Estill SULLIVAN, Appellant v. WOLF CREEK COLLIERIES; Hon. Grant S. Roark, Administrative Law Judge; and Workers' Compensation Board, Appellees.
Estill Sullivan appeals from a decision of the Workers' Compensation Board, which found that appellee, Wolf Creek Collieries, was equitably estopped from contesting the treatment of Sullivan by a specific doctor up to the date of the decision of the Administrative Law Judge (ALJ), but was not estopped thereafter. Sullivan argues that the decision of the Board to restrict the application of equitable estoppel to the date of the ALJ's decision was arbitrary and contrary to law. We affirm.
This case has a complex procedural history which was fully set forth by the Board in its decision. We have limited our recitation of the facts to those necessary to an understanding of the sole issue before this Court. Sullivan suffered low back injuries in October 1988 and March 1989. He filed a workers' compensation claim, which was settled by agreement based on a 15% occupational disability. Sullivan suffered another back injury in April 1991. The claim was settled by agreement in 1992. After settling his claim with Wolf Creek, Sullivan filed a claim against the Special Fund. Sullivan was awarded benefits for permanent total occupational disability.
Prior to the resolution of the 1992 claim, Sullivan was treated by Dr. Judith Treadway for depression. Subsequently, Sullivan received treatment for depression at Mountain Comprehensive Care for several years. Thereafter, Sullivan was treated by his family physician, Dr. Coleman. Sullivan then began receiving treatment from Dr. Webb in West Virginia. Wolf Creek filed a medical fee dispute based on the fact that Sullivan had never asserted a claim for a psychological condition despite the fact that the existence of the condition was known at the time Sullivan asserted his original claims. In an Opinion, Award and Order issued January 23, 2006, ALJ Andrew Manno found that the treatment was reasonable and necessary for relief of the work injury.
Sullivan continued to receive treatment from Dr. Webb. Dr. Webb does not accept Kentucky workers' compensation patients. Dr. Webb and Sullivan entered into an arrangement where Sullivan would pay for his treatment out of pocket and then be reimbursed by Wolf Creek. Dr. Webb refused to provide a treatment plan or to provide bills on the appropriate forms. Wolf Creek filed a medical fee dispute asking that the bills from Dr. Webb be found non-compensable until he complied with the Workers' Compensation Act. ALJ Grant S. Roark found that Dr. Webb's treatment was compensable. The ALJ further found that Wolf Creek was equitably estopped from seeking to have Dr. Webb comply with the requirements of the Act because Wolf Creek had allowed this arrangement to continue, without complaint, for over twelve years.
On appeal to the Board, the Board affirmed the finding of the ALJ that Wolf Creek was estopped from denying the compensability of Dr. Webb's treatment. The Board reversed in part, holding that Wolf Creek was only estopped from denying compensability to the date of the ALJ's decision. Sullivan has appealed the decision of the Board to this Court.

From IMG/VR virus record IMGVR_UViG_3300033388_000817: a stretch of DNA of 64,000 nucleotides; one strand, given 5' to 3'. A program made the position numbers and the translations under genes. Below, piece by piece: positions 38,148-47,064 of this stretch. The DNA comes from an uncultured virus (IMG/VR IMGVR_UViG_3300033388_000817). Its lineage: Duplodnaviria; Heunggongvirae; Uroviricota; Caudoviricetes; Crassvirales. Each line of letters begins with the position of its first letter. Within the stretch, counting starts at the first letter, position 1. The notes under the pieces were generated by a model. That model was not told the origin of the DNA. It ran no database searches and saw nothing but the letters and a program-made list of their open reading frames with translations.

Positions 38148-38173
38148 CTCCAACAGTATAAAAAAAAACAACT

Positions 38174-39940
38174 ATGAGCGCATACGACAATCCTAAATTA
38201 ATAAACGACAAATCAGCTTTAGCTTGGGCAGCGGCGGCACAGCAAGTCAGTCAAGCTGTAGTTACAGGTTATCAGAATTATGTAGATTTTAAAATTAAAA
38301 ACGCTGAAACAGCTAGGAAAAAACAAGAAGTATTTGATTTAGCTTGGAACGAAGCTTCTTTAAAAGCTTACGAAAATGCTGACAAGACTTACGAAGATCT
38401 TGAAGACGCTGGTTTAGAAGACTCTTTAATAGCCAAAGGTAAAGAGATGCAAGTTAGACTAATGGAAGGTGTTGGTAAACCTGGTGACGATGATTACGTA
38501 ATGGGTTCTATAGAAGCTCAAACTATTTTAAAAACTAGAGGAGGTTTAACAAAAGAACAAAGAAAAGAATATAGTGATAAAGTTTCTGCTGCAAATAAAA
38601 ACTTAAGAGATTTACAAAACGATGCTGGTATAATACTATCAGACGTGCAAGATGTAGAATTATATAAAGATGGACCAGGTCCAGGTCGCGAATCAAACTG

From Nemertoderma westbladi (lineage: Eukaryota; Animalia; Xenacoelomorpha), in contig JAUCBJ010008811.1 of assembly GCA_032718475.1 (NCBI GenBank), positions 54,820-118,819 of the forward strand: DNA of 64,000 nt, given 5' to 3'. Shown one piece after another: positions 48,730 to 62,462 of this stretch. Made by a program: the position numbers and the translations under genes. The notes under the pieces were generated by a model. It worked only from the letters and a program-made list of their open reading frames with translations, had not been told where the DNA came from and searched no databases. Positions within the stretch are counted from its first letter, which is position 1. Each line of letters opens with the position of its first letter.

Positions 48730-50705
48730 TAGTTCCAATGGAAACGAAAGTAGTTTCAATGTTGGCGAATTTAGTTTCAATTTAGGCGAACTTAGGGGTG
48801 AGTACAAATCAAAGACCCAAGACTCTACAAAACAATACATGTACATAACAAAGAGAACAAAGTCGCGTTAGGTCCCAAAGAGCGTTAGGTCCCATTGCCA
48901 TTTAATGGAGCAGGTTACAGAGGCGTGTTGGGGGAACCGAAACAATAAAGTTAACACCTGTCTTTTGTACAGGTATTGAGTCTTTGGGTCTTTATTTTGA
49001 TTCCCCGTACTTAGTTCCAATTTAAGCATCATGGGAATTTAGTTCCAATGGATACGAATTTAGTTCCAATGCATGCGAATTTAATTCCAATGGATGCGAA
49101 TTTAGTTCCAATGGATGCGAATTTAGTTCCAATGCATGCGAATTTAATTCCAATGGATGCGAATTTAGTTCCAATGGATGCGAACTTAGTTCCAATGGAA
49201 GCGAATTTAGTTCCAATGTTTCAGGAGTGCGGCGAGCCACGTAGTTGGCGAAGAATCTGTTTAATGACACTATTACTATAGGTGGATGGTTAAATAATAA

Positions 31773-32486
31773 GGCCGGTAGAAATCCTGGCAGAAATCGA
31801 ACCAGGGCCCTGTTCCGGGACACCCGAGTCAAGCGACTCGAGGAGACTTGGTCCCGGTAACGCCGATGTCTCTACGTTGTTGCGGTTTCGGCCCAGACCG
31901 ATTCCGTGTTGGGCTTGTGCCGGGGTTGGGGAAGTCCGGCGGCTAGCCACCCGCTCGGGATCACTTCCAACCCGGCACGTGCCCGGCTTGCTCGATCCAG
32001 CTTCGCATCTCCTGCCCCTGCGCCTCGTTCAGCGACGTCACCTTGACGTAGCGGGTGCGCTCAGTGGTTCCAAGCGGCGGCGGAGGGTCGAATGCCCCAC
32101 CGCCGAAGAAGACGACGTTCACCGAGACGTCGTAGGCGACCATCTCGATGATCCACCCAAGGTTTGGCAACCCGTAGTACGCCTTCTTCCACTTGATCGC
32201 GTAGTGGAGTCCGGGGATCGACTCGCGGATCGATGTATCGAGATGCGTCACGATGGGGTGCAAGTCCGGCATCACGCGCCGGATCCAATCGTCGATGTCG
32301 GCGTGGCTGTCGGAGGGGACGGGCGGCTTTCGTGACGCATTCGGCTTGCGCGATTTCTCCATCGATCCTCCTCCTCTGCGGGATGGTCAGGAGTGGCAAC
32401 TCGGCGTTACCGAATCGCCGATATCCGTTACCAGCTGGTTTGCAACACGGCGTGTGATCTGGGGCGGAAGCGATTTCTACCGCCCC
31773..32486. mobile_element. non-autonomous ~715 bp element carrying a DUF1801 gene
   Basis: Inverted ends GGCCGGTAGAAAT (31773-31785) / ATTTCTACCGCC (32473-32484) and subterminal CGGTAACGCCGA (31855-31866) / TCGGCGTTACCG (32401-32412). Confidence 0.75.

Sullivan argues that the Board's limited application of equitable estoppel was arbitrary and contrary to law. We disagree.
Our Supreme Court stated the role of appellate courts in reviewing the decisions of the Board as follows:
The function of further review of the WCB in the Court of Appeals is to correct the Board only where the [ ] Court perceives the Board has overlooked or misconstrued controlling statutes or precedent, or committed an error in assessing the evidence so flagrant as to cause gross injustice.
Western Baptist Hospital v. Kelly, 827 S.W.2d 685, 687-88 (Ky.1992). The Board found that Wolf Creek was equitably estopped from denying the compensability of Sullivan's treatment with Dr. Webb up to and until the date of the ALJ's award. This finding is not at issue. The Board further found that the future application of such an arrangement was not in conformity with KRS Chapter 342. We agree.
The appropriateness of the application of equitable estoppel depends on the facts and circumstances of each case. J & v. Coal Co. v. Hall, 62 S.W.3d 392, 395 (Ky.2001).
Dr. Webb is not a party to this litigation. However, Sullivan has subjected himself to the jurisdiction of KRS Chapter 342 by seeking reimbursement for the expenses incurred under the present arrangement with Dr. Webb. It is undisputed that the balance billing arrangement between Sullivan and Dr. Webb violates KRS 342.020(1) and KRS 342.035(2) as well as numerous regulations. Sullivan testified that he would be willing to treat with another physician if that physician would provide the same treatment and medications as Dr. Webb. We were not cited to, nor could we locate, any authority forbidding such an application of equitable estoppel.
Moreover, one of the requisite elements of the doctrine of equitable estoppel is that the party invoking it must show that he relied on the other party's conduct to his detriment. Gray v. Jackson Purchase Production Credit Ass'n, 691 S.W.2d 904, 906 (Ky.App.1985). Once Wolf Creek filed its medical fee dispute, Sullivan was on notice that Dr. Webb's fees were being challenged, and he could no longer rely on any past representations or omissions on Wolf Creek's part regarding those fees. Thus, one of the elements of equitable estoppel was absent, and it was no longer available to Sullivan. Further, this Court is not convinced that the Board misconstrued controlling authority or that injustice has resulted.
Accordingly, the decision of the Workers' Compensation Board is affirmed.
HARRIS, Senior Judge.